Teaching your kids family values shouldn't be guesswork. This post will help you come up with a simple plan so you can teach your kids the values that matter to your family in a way that's fun and memorable.
Be intentional, teaching kids values matters
Many of us enter parenthood assuming our kids will learn everything they need to know by osmosis (just us?). If we value something, we assume our kids will too, whether or not we communicate it clearly. After all, actions speak louder than words right? Well, yes and no.
Actions that are in line with clearly stated values, speak louder than all. If you've been a parent for any amount of time, you realize that modeling is only part of the job. There are many things kids have to be modeled AND explicitly taught in order to be caught. Values are one of those things.
The infamous cone of learning says that we remember:
- 10 percent of what we read
- 20 percent of what we hear
- 30 percent of what we see
- 50 percent of what we see and hear
- 75 percent of what we see, hear, and talk about
- 90 percent of what we see, hear, talk about and do
In other words, if we want our kids to remember our family values, we need to model them, clearly state them, and talk about them with our kids THEN we need to give them a chance to practice and apply those values right away.
We'll walk you through each of these steps below.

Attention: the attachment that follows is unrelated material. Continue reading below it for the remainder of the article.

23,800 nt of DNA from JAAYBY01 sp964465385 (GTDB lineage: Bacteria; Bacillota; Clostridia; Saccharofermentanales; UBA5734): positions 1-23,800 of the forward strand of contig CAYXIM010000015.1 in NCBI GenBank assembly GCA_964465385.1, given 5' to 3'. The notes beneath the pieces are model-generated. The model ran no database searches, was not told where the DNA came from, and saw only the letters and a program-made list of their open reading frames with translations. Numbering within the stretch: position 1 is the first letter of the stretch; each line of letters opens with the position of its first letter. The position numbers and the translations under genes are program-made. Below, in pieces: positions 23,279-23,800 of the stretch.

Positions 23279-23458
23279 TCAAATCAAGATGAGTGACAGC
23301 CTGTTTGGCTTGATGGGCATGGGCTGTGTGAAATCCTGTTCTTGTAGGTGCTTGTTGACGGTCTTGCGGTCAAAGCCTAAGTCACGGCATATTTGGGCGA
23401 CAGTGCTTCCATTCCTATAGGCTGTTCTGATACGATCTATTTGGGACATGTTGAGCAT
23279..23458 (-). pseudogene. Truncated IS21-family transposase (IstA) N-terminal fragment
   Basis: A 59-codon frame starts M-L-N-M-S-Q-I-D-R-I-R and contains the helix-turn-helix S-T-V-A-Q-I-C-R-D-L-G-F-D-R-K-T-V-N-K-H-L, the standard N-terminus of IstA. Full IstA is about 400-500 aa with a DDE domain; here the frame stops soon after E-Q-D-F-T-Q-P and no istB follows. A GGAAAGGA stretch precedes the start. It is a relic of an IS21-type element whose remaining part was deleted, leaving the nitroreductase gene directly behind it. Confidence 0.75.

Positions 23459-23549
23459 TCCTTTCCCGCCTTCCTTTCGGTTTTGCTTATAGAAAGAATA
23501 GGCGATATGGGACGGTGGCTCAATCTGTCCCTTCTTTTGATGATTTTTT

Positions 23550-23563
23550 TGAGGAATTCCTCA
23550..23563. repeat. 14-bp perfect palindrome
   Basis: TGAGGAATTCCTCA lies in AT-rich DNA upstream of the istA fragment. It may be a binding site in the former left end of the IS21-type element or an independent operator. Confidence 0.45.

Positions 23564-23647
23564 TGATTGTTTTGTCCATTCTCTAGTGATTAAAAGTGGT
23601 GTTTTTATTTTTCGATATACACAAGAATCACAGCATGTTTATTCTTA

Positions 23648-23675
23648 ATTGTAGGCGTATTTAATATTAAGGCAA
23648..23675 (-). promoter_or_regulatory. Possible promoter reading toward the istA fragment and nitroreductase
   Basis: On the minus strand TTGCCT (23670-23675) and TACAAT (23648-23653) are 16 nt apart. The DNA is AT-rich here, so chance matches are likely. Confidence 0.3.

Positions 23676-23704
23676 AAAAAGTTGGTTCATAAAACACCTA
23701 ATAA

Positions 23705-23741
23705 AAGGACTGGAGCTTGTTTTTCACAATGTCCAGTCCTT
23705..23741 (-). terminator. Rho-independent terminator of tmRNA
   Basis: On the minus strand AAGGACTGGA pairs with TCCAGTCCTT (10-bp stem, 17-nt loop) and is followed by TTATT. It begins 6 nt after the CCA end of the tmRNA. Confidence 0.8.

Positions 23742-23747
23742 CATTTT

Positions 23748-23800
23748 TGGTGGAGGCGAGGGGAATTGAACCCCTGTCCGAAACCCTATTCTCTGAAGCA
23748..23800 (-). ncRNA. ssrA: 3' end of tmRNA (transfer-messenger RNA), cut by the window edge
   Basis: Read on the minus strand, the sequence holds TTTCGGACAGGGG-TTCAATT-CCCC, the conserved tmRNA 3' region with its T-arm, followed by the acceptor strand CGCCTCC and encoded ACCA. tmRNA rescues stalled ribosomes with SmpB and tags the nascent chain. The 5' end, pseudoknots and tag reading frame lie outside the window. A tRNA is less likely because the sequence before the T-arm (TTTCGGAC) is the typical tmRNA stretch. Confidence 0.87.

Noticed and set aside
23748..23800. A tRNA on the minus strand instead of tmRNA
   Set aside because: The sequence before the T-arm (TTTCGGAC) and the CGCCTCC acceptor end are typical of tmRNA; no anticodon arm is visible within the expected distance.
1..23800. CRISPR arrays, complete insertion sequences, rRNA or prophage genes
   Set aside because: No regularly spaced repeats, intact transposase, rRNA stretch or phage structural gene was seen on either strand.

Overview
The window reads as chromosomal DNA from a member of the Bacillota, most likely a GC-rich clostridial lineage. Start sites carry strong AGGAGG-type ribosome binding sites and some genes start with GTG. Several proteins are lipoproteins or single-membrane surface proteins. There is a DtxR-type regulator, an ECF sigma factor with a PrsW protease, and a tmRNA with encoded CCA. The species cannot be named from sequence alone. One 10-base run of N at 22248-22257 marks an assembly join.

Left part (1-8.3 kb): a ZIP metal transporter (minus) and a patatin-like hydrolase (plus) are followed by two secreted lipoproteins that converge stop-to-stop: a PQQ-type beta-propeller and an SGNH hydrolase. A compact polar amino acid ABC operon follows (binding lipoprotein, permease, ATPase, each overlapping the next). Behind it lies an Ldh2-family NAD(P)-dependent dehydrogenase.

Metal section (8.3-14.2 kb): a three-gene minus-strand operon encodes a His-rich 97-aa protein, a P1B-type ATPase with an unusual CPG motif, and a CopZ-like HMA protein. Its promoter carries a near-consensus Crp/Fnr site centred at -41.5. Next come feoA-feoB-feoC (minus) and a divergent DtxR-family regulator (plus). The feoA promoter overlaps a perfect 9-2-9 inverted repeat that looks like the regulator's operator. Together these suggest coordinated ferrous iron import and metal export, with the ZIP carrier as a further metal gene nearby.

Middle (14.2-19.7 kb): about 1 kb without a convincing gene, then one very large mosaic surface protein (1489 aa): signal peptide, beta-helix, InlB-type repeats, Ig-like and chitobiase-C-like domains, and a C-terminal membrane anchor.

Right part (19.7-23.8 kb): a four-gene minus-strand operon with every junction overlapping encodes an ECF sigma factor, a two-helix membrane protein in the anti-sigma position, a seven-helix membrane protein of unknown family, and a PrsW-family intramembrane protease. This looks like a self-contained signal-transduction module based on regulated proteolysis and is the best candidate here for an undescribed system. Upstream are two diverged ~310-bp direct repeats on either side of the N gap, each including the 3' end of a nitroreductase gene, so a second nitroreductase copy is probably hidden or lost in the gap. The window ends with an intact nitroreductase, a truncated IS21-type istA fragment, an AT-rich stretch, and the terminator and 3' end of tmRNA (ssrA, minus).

Identify Your Family Values
First things first, we have to be clear on what our family values are before we can teach them to our kids. We recommend starting with creating a family mission statement, and then moving on to writing your values.
If you haven't done this yet, follow the links above to go to our how-to posts for writing a mission statement and set of values. You can also use of FREE Family mission statement worksheet to make it easier!
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Prepare to teach
Now that you have your mission statement and values written out, look at your calendar and pick a week to start teaching! The sooner the better.
The only thing we'd recommend you have done beforehand is make sure you've written out your values or printed them on a sign and placed the sign somewhere everyone can see it.
Next, plan to teach one value per week. You could also do one a month, whatever works for your family. We just prefer to communicate our values a little quicker!
Write your value for each week in your planner, calendar, or in a note or reminder on your phone--somewhere you'll be reminded of it!
Help your kids read and hear the value
Pick a time at the beginning of the week to read the first value to your children (or have them read it if they're old enough) and work on memorizing it. Hint, if you read our post, "How to Write Your Family Values" you will have written a descriptor sentence for each value that explains how your family lives out that value.
Help your kids memorize this statement with the value. Practice together each morning or in the evening before bed. Make it a game. Everyone who is able to recite the value without looking by the end of the week gets a prize (including mom and dad).